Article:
If you studied chemistry at school and were taught to handle acids with goggles, a lab coat, and an abundance of caution, you may well balk at the idea of applying them to your face. Alpha hydroxy acids (AHAs such as glycolic, mandelic, and lactic acid), beta hydroxy acids (BHAs like salicylic acid) and polyhydroxy acids (PHAs including maltobionic acid) are now commonplace ingredients in cosmetic procedures and skincare at home.
It’s for good reason—the right ones exfoliate the skin to help reduce the appearance of fine lines, scarring, and sun damage, make the complexion look more even and glowy, and treat acne. Dermatologist Dr. Angela Law of Dermapure Group suggests AHAs, which are water-soluble and plant-based, if you have drier skin and are looking for collagen stimulation. “BHAs can penetrate deep into the sebaceous gland and are often better for normal to oilier skin types,” she says.
However, there is a risk. “Peels essentially cause controlled chemical burns of the skin,” explains dermatologist Dr. Doris Day, speaking about medical-grade in-clinic peels. “There can be permanent scarring and burns if the concentration is too strong for your skin or if you don’t take the right care of your skin before and after the peel.”
Acids that you use at home aren’t likely to harm the skin to such an extent —they aren’t concentrated enough—but they should be applied with caution. Dr. Law says the most common complaint she sees with incorrect use is irritant contact dermatitis, an eczema-like reaction that happens when the skin barrier is damaged. “This can sometimes lead to prolonged periods of irritation to the skin and development of conditions such as periorificial dermatitis,” she says.
Dr. Law has seen a significant uptick in patients at her clinic complaining of these problems. When she digs into clients’ product use, she finds one big misconception. “[Patients believe] that you must exfoliate frequently and more aggressively in order to see results quicker,” she says. “I often see individuals that are using multiple products that contain chemical exfoliants (cleanser, toners, moisturizers), but when used all together it may have a synergistic effect and cause irritation.”
It’s up to the brands selling exfoliants to educate customers on proper usage. Deciem (parent company of The Ordinary) was at the forefront of a movement of ingredient-savvy customers taking control of their own skin care. These days, The Ordinary sells eight types of acid.
“Under every acid product we offer, we list precautions and warnings and give detailed directions,” says Prudvi Kaka, chief scientific officer for Deciem. “We always request users to follow directions on the product because when we do testing, we use those directions, and using it in a different way is inviting more problems.” The brand has such a devoted following that there are Facebook groups devoted to getting more from your Deciem regimen, and where possible, Kaka says, his team will intervene if they see incorrect usage advice being shared.
When it comes to introducing peels and acids into your skin-care routine, the consensus is: gently does it. “Go slow. Stop retinoids for three to five days before most peels, and tell your doctor if you are prone to cold sores or other infections in your skin. Start with a lower concentration and don’t use every day for skin-care products,” says Dr. Day.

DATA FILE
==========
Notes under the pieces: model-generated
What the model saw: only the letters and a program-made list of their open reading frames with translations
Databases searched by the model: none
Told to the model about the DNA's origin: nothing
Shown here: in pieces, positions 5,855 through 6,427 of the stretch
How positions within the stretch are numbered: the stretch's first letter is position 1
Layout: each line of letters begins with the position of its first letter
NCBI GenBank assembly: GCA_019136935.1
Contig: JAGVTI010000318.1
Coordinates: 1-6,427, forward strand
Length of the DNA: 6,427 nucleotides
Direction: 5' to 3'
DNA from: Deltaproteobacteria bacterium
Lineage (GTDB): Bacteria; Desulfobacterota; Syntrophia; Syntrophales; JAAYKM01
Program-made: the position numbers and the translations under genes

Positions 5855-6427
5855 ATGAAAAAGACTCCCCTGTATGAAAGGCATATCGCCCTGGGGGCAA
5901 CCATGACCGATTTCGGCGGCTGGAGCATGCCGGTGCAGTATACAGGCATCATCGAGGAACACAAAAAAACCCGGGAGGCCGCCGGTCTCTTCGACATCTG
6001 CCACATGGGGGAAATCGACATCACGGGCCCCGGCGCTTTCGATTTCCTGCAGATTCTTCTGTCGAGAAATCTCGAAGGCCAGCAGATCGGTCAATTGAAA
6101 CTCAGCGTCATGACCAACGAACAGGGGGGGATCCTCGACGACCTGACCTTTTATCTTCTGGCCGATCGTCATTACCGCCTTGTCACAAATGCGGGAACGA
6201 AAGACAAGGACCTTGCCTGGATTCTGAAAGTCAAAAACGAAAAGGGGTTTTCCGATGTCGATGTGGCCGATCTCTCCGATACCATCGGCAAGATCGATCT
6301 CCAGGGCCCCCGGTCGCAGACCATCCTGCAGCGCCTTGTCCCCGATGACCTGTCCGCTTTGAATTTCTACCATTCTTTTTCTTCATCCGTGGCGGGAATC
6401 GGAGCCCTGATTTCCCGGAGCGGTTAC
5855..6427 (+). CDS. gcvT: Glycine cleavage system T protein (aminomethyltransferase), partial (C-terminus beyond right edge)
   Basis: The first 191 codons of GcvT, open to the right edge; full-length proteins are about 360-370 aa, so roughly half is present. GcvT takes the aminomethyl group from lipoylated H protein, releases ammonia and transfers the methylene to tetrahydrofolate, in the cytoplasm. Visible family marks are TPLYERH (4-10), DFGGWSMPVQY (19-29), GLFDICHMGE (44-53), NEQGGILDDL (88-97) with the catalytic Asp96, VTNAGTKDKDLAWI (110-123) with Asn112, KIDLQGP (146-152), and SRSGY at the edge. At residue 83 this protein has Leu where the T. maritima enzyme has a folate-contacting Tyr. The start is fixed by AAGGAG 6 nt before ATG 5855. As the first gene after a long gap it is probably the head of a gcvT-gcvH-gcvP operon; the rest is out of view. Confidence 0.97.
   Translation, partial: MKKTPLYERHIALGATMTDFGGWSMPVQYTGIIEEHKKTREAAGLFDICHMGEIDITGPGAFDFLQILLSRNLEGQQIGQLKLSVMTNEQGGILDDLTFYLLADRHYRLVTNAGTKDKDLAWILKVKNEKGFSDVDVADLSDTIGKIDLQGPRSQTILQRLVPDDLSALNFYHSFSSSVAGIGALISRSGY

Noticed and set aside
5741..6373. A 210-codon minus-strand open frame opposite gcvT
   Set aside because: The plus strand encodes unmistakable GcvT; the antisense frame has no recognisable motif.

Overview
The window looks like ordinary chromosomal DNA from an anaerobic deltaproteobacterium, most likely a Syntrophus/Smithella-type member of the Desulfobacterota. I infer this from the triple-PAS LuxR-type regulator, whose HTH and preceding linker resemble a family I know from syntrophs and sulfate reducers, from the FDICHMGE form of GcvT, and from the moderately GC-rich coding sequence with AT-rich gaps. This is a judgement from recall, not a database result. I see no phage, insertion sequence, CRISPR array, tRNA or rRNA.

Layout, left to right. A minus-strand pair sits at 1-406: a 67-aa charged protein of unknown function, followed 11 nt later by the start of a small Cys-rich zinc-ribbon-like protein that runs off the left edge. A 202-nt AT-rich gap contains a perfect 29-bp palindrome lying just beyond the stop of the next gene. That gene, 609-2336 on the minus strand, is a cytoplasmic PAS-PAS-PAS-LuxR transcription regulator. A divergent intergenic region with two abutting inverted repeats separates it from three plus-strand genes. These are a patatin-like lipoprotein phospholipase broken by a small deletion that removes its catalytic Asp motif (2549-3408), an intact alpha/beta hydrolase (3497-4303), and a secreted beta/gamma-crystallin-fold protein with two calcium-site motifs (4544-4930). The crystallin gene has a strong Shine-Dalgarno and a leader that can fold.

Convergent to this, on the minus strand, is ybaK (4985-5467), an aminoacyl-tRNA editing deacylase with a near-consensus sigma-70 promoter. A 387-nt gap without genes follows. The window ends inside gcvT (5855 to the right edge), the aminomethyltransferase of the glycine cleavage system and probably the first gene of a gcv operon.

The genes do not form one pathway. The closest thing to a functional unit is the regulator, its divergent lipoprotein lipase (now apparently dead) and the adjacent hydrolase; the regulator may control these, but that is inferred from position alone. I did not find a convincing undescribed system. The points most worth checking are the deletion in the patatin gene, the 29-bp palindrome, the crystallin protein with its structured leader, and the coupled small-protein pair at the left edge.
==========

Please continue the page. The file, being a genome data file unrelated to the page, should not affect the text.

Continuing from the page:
Kaka agrees. “We recommend not to combine an exfoliating acid with a retinoid or another exfoliating acid,” he adds. “We wouldn’t recommend using our vitamin C in the same session [as an acid]—alternate days or use one in the morning and one at night. We also advise not mixing an antioxidant and a peptide with acid in the same session. That’s a general recommendation, though if someone has used that in the past, they can continue.” He says it’s essential for everyone to use moisturizer after acid, and sunscreen, too.
Dr. Day says people of colour may also have to approach peels and acids with caution. “We need to be very careful with anything that increases inflammation in the skin because there is an increased risk of discoloration,” she explains. “Peels can be done, but I generally start at lower concentrations and increase slowly, and I add brightening creams along with the treatment in order to minimize the risk of post-treatment hyperpigmentation.” Kaka says his team is refining product recommendations to make sure they’re helpful for people of all skin tones.
There are some people who might never be able to use acids and peels in their skincare routine. “Some individuals with sensitive skin or [who] have chronic skin conditions such as eczema or rosacea may not be able to tolerate any form of chemical exfoliant,” Dr. Law says. “There also may be circumstances that can cause more sensitive skin, or the use of certain chemical exfoliants may be contraindicated, such as pregnancy and breastfeeding, post sunburn, or post laser treatment.” She recommends completely stripping your regimen to water and moisturizer if you do react badly to an acid-based product.
Kaka points out that even if you aren’t able to use acids for skincare, you have options. “To me, I feel someone using acids is taking a reactive approach,” he says. “For a proactive approach, there are some amazing technologies, like Amino Acids + B5. Amino acids are the basic building blocks of the skin and body. They enhance the normal biological functionality of skin. Over time they can bring skin back to being normal and healthy. In The Ordinary portfolio, we have antioxidants, cleansers, hydrators, different types of molecule. There are multiple offerings that can lead skin in a good direction. Look beyond! As an overall point, we trust our customers to use products responsibly, especially acids. If they’re handled correctly, they can do amazing things.”
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